Buses don't ever have a front passenger seat to remove. Take a look at the UPS trucks and the older milk wagon style trucks the US Postal Service uses, which aren't classified as buses, but trucks and light trucks. The only time a missing front passenger seat might be a legal issue in a private vehicle would be if the front seat back was part of the mandated passenger restraint system for the rear passenger seat, which it isn't.

It would be simpler though, to just use the existing seats as a bed, as the designers intended. Level it off with pillows, foam or an air mattress and 6'-5" shouldn't be an issue.
in new york they have vans and some larger SUVs that can be classified as buses. they make street pickups. however they have to remove the passenger seat
 

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It's true that vehicles licensed in New York as commercial buses don't have a front passenger seat.

But although they may share a body type with a standard SUV or van, I think that you'll find that the vehicles you describe, have been purpose-built prior to private sale, not converted afterward.

And it doesn't mean that only a bus can not have a front passenger seat.

Here's a car that can't have a front passenger seat (U.S. Patent 6,328,121):


http://www.commutercars.com/
 

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Should really be able to.

With all due respect to the other posters here, it's ridiculous that an Element owner can't safely remove the front passenger seat without compromising the airbag safety for the driver.

For one thing, while it may be possible to have an elevated platform resting on the front passenger seat, that makes the sleeper far more visible to outside observers, while also greatly reducing headroom. It's simply not the same -- or as nice -- as being able to sleep near the floor level, largely hidden away from prying eyes, with much more privacy. And requires an additional, weighty, unnecessary apparatus.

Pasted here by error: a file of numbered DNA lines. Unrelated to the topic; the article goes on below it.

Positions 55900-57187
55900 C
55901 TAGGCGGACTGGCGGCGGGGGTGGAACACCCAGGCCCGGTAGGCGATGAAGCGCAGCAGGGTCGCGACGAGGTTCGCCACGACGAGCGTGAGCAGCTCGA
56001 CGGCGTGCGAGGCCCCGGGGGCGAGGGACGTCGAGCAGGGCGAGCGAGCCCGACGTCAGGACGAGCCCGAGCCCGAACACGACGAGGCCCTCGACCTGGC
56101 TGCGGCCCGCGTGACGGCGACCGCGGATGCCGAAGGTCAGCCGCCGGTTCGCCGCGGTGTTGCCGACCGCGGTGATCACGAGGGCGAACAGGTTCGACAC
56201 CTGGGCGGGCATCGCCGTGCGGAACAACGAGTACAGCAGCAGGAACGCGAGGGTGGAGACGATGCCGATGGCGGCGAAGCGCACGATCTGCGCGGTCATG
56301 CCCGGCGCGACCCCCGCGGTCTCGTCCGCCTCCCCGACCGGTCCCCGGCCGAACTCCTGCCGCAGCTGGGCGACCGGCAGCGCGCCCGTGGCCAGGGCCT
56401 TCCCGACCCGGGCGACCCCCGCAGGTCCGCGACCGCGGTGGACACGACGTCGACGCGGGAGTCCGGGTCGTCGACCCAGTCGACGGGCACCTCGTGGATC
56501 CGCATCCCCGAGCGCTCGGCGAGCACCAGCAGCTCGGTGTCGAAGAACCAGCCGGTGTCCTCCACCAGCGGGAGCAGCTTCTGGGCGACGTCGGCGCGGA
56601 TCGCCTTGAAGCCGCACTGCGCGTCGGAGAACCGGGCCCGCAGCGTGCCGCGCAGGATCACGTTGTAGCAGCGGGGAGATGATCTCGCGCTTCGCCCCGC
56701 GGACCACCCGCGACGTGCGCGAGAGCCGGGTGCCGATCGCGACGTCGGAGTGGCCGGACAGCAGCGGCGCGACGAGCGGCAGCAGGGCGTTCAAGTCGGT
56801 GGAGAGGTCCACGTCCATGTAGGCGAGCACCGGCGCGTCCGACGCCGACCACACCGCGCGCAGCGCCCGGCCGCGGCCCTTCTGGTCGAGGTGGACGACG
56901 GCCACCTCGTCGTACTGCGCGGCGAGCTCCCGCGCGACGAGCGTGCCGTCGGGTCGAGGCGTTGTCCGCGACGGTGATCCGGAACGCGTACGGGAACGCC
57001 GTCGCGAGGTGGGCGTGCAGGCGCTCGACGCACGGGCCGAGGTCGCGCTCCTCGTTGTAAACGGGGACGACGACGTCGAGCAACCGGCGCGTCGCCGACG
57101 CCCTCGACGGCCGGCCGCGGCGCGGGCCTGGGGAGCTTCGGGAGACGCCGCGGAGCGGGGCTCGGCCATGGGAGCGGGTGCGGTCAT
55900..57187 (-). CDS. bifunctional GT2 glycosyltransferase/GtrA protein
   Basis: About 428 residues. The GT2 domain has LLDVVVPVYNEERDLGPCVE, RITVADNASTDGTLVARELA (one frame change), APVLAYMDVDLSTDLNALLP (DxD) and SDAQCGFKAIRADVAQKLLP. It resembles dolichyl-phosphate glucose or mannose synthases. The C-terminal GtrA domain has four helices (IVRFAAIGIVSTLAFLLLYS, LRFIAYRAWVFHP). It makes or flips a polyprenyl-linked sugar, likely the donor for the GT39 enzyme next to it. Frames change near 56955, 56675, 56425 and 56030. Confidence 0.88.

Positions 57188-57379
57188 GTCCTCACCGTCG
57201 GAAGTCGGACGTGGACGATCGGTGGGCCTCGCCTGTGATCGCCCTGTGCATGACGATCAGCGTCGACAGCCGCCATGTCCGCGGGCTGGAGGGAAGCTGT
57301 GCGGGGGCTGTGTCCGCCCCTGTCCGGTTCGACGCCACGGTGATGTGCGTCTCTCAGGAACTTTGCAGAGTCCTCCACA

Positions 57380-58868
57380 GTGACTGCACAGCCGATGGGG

For another, it's really no one else's business if an outright owner wants to modify their Element in this way. No reason for the government to get involved.

I'd have to say Honda majorly dropped the ball by not having an SRS system that works independently for each front seat. And I suspect it probably does. After all, the driver's airbag would presumably still work even if the passenger refused to put his seatbelt on. Anything else would be nonsensical.
 

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P.S.: As noted elsewhere, one could theoretically unbolt the passenger seat, but leave it plugged in, and possibly move it further up several inches. And maybe even remove the top half of the seat, creating more space. This would presumably avoid the SRS issue. It might also be possible to modify the tracks such that it simply slides up further, given most drivers the few extra inches they need to stretch out in the back.